|The most frequently littered item on the Gold Coast. They are made from plastic that doesn’t break down readily in the environment. They also contain chemical residues that are toxic to wildlife.
|Stub out your butts and put them in any public bin. If you can’t find a bin nearby, use a personal ashtray or waste container and take it home for disposal.
|Often contains synthetic rubber, petroleum-based wax and plastic. It can harm wildlife when swallowed. It costs the City time and money to remove gum from footpaths and malls.
|Wrap your gum in paper or a tissue and put it in the bin. Or carry a small container for waste gum and dispose at home.
|Can block drains and cause flooding during storms. It can also harm wildlife if they swallow it or become entangled.
|Find a bin or take your rubbish home with you. Don’t leave loose cups, containers and packaging in the ute tray or trailer where they can blow away.
|Can wash into drains and pollute waterways with excess nutrients, causing algal blooms. They also contain pathogens that can make people sick.
|Your dog and its waste are your responsibility. Remember to bring your dog bags when out and about and pick up after your pet.
|Examples such as glitter, confetti and balloons are single-use plastics that can pollute and stay in the environment for a long time. They harm wildlife when swallowed. Releasing balloons is a littering offence in Queensland.
|Use alternatives to celebrate in the park or at the beach. Bubbles, flowers, paper decorations, rice, lights or cloth bunting can be used instead of plastic.
|Waste that people place on the footpath, hoping that others will like it and take it away. Neighbours often complain about it and Council picks it up, costing the ratepayer millions of dollars each year. Kerbside waste is ugly and a safety hazard.
|Eligible residents can book a City on-demand waste pick up service. It’s free once a year. Otherwise, refer to the other options outlined in the ‘Disposing of large and bulky waste items’ section.
|Often dumped because there are costs for their disposal. They contain synthetic rubber and oil-based plastics, so are a significant fire risk if stockpiled. They are also a breeding ground for mosquitos.
|Before you dispose of a tyre, consider a repair or retread. Tyres can also be recycled, either through your accredited tyre dealer, direct to a local recycler or via your City Waste and Recycling Centre.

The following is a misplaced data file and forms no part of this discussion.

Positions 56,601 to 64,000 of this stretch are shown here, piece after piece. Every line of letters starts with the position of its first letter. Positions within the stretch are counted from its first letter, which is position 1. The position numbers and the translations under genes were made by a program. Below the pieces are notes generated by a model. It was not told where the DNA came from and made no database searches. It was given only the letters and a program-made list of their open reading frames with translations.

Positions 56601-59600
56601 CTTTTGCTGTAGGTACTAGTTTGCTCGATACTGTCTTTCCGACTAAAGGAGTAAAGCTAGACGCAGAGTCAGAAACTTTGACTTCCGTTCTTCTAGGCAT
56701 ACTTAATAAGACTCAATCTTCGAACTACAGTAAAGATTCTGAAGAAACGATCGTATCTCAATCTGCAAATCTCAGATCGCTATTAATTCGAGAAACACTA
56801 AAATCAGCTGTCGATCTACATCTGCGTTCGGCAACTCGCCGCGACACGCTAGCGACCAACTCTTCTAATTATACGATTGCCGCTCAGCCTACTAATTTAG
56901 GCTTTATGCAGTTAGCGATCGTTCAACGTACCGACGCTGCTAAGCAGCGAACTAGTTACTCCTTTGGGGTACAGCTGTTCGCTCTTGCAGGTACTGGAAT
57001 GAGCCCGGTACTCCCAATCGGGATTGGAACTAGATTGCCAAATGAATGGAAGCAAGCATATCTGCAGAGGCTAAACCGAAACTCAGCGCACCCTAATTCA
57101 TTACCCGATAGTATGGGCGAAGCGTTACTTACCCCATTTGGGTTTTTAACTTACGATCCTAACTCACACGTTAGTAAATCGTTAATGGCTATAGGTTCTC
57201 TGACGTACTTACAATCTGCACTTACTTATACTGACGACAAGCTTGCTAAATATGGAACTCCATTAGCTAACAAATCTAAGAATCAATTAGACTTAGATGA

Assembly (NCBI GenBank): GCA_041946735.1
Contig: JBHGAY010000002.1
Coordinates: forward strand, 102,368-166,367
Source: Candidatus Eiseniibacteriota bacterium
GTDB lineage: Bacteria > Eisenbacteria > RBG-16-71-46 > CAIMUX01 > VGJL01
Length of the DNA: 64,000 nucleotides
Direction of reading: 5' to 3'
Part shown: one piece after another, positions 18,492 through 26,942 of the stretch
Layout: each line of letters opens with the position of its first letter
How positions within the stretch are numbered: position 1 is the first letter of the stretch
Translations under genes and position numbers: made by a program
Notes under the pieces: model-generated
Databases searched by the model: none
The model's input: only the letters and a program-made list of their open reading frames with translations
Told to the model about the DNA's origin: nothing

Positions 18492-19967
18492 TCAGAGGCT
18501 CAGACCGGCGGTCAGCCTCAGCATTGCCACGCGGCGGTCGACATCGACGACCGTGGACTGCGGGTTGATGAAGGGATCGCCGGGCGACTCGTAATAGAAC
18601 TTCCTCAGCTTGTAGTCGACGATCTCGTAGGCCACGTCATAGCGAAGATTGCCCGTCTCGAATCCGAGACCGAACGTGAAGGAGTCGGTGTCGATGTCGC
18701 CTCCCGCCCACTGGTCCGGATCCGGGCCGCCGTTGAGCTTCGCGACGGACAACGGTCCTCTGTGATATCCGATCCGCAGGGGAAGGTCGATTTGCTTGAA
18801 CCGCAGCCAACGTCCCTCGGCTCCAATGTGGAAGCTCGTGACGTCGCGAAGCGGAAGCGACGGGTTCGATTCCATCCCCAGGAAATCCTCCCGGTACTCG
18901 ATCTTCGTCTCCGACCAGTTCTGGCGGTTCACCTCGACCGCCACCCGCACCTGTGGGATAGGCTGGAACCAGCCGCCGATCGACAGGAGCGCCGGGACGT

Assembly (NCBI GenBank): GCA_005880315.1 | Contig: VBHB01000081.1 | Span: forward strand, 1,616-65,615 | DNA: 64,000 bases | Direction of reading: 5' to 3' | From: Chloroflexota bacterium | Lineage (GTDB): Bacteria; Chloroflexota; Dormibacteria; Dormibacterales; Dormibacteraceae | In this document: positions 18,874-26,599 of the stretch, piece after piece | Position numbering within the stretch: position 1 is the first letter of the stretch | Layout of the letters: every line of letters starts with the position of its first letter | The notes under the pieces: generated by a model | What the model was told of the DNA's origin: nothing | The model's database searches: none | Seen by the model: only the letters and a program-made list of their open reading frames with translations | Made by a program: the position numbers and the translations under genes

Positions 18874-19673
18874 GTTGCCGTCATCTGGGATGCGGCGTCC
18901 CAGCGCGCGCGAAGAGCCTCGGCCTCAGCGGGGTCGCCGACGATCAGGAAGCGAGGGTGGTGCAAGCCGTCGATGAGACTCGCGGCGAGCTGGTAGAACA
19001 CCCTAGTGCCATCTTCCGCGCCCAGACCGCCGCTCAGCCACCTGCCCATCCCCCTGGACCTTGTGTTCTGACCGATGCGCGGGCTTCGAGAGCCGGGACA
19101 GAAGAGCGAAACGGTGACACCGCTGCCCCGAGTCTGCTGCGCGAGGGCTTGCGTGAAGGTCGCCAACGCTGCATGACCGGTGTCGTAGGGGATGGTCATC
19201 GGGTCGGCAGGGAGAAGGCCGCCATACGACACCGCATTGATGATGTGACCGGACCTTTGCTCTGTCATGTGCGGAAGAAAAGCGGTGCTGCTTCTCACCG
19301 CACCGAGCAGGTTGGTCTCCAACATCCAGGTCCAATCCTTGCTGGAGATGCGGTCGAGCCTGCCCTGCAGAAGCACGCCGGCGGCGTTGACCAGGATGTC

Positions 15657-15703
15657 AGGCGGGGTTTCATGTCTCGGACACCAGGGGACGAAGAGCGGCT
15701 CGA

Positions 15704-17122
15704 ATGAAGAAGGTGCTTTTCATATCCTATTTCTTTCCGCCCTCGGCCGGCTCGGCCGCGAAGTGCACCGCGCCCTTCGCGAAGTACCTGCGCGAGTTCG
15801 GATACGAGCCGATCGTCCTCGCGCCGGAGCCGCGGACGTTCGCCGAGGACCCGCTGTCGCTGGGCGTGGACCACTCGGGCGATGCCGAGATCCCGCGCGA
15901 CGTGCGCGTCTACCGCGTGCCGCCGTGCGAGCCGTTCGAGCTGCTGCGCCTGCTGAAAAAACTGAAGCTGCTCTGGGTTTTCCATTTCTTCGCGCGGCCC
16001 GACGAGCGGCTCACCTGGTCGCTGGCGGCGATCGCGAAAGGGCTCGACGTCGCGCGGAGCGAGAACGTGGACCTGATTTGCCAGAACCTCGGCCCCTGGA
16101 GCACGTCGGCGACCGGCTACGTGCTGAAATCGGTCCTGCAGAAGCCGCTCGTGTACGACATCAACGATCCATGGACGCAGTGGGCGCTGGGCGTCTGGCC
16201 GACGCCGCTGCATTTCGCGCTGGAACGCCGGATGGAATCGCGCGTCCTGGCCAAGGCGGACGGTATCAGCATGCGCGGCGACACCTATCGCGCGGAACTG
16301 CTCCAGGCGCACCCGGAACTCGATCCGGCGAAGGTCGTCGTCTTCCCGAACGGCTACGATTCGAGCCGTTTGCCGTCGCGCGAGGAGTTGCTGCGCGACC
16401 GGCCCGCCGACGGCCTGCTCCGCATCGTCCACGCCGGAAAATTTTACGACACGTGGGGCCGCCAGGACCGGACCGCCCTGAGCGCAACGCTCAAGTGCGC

|Can spread weeds and plant diseases if they are dumped into bushland and waterways. They can also block drains and stormwater pipes, causing flooding. Excess nutrients from garden waste in waterways can cause algal blooms.
|Consider chipping or composting your garden waste at home. Consider ordering a green organics bin or drop off your garden waste to a City Green Organics Drop and Go Centre.
|Unwanted waste items are often dumped next to charity bins or outside charity shops when closed. These items become a burden for charities. It costs the charities time and money to dispose of these broken, stained and unacceptable donations.
|Read the signs. Only leave items that are on the accepted list and will fit into the charity bin. Contact the charity directly if you wish to donate furniture or other bulky items. Take stained, broken and unaccepted items to a Waste and Recycling Centre.
|Includes timber, metal, insulation, plasterboard, masonry, rock and soil. This waste can cause injury if left exposed. It can also block waterways and cause flooding. Some materials are dangerous to human health too, like asbestos.
|Builders and renovators are responsible for disposing of all waste properly at the end of the construction or demolition period. Dumped or abandoned construction materials should be reported, even if the offender is not known.